Bearded dragon feeding

Being omnivorous, Bearded dragons will accept a variety of foods including plant materials (greens, esp. leafy greens), invertebrates, and the occasional vertebrate.

As pets, Bearded dragons can be offered a variety of insects, fruit, vegetables, flowers, flower leaves/herbs, and nestling mice. To give a healthy, balanced diet, at least half the daily food should consist of commercial insects.

Bearded dragon feeding

An adult Bearded dragon can eat between one to forty insects per day depending on its age and the size of the food. Make sure to have a reliable feeder insect supplier nearby or breed your own.

Hatchling Bearded dragons will start to eat from two to four days after birth. Only very small insects should be offered until baby Bearded dragons are used to hunting and eating.

When babies have difficulty in hunting, live prey can be placed in a refrigerator for a few minutes prior to feeding. This will slow the insects down and make them easier to hunt. Dead insects can also be offered with the greens.

Try hand-feeding Bearded dragons as soon or as young as possible to limit the number of insect escapes.

The space between the eyes of a baby and a juvenile Bearded dragon is generally used as the maximum size of the food that can be offered.

Insects should always be gut-loaded with appropriate mineral/vitamin supplements and should be dusted two to three times a week with a suitable powdered calcium supplement.

The size of insects can be gradually increased to maximum when Bearded dragons are about four to six months of age.

Bearded dragon feeding schedule

Hatchling and juvenile Bearded dragons should be fed insects at least once or twice, but preferably up to four times, a day. Adult Bearded dragons can eat insects once a day or once every other day.

When feeding Bearded dragons more than twice a day, only feed the number of insects that can be consumed within about fifteen minutes. A satiated Bearded dragon will run away, close its eyes and go and have a nap in the basking area. Free-roaming insects can cause stress and should be removed.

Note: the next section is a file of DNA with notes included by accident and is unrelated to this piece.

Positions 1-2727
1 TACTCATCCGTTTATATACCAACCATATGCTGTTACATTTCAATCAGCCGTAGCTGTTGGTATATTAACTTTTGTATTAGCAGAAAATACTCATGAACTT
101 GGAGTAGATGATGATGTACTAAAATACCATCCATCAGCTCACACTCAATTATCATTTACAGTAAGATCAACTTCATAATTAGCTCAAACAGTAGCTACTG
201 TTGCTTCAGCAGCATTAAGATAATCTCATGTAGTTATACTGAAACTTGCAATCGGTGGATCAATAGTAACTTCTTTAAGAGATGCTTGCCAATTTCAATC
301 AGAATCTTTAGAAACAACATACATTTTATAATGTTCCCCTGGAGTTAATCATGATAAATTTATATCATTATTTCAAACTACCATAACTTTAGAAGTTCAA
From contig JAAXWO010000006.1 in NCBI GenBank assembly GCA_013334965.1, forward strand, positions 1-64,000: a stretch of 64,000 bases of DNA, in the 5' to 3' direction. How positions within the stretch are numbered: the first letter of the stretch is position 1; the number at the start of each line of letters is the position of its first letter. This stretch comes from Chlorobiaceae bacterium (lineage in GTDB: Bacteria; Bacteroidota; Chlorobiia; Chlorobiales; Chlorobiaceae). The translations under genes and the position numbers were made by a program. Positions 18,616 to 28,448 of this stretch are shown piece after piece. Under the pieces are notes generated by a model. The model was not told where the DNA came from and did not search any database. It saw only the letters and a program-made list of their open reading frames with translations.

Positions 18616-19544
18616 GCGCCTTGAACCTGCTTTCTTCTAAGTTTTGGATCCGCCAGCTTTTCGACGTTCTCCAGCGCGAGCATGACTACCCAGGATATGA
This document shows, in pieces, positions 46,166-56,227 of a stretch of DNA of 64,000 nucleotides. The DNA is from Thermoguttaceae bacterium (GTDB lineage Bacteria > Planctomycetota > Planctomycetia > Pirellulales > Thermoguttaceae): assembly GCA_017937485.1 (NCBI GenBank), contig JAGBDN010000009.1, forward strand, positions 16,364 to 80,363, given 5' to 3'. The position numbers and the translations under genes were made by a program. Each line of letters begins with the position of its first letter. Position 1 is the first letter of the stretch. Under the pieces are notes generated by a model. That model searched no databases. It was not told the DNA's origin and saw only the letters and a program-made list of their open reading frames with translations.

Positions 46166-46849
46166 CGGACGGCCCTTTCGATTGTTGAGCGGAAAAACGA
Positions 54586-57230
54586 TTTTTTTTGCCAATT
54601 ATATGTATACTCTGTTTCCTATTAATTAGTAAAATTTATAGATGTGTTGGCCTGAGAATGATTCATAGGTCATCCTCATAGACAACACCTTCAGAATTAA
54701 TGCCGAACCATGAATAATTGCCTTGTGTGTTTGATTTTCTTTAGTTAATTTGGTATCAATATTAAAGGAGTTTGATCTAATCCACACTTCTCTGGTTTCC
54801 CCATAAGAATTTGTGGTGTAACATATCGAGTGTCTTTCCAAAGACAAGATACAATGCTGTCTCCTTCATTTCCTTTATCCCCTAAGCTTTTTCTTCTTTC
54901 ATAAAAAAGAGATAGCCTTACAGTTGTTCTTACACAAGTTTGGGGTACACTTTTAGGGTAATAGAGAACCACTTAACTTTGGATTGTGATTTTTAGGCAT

It is advised to keep the feeding schedule constant by feeding insects at the same time of the day. Greens should be available during the entire day, even if no insects are offered. An electric timer can be used to switch the lights on early in the morning after which feeding can take place about two hours later.

Bearded dragon foods

Bearded dragon food should consist of a combination of plant materials, vertebrates, and invertebrates. Plant food should consist of a variety of green feed incl. leafy greens like leaves and herbs and other plant materials like fruit, vegetables, and flowers.

The bulk of the food should include invertebrates like commercial cricketsDubia roaches, other feeder cockroaches, silkworms, flying ants, and Phoenix worms. Other less desirable insects include mealworms, mealworm beetles, Superworms, Trevo worms, butter worms and waxworms. The occasional nestling mice can also be offered, but should not make out the bulk of the diet.


Crickets contain most of the main nutritional ingredients, namely carbohydrates, protein, fats, minerals, vitamins, and water. Their practicality, efficiency, and ease of culturing put them in the number one spot when it comes to Bearded dragon food. Crickets should be gut loaded from at least 24 hours prior to feeding them to Bearded dragons. Read more about feeding crickets to Bearded dragons.


The second half of a Bearded dragon’s diet should consist of an assortment of torn, shredded, or diced fruit, vegetables, herbs, flowers, and flower leaves. A shallow container with a mixture of the correct size greens should always be available on the cooler side of the enclosure. Popular greens that can be fed to Bearded dragons are carrots, carrot tops, alfalfa/lucerne, and nasturtium. For a complete list, also see what greens to feed Bearded dragons.

What about water?

Although Bearded dragons are desert reptiles and you probably might never see one drink, a shallow water container with clean fresh water should always be available. Baby and juvenile dragons love to take an occasional plash in their water container which is probably to cool down or to get rid of loose skin and not because they drink a lot of water. Some literature refers to misting hatchlings and young juvenile bearded dragons with water. Another source suggested misting the water container once a day to stimulate drinking in babies. As long as the humidity stays on the low side, any of these methods can be used.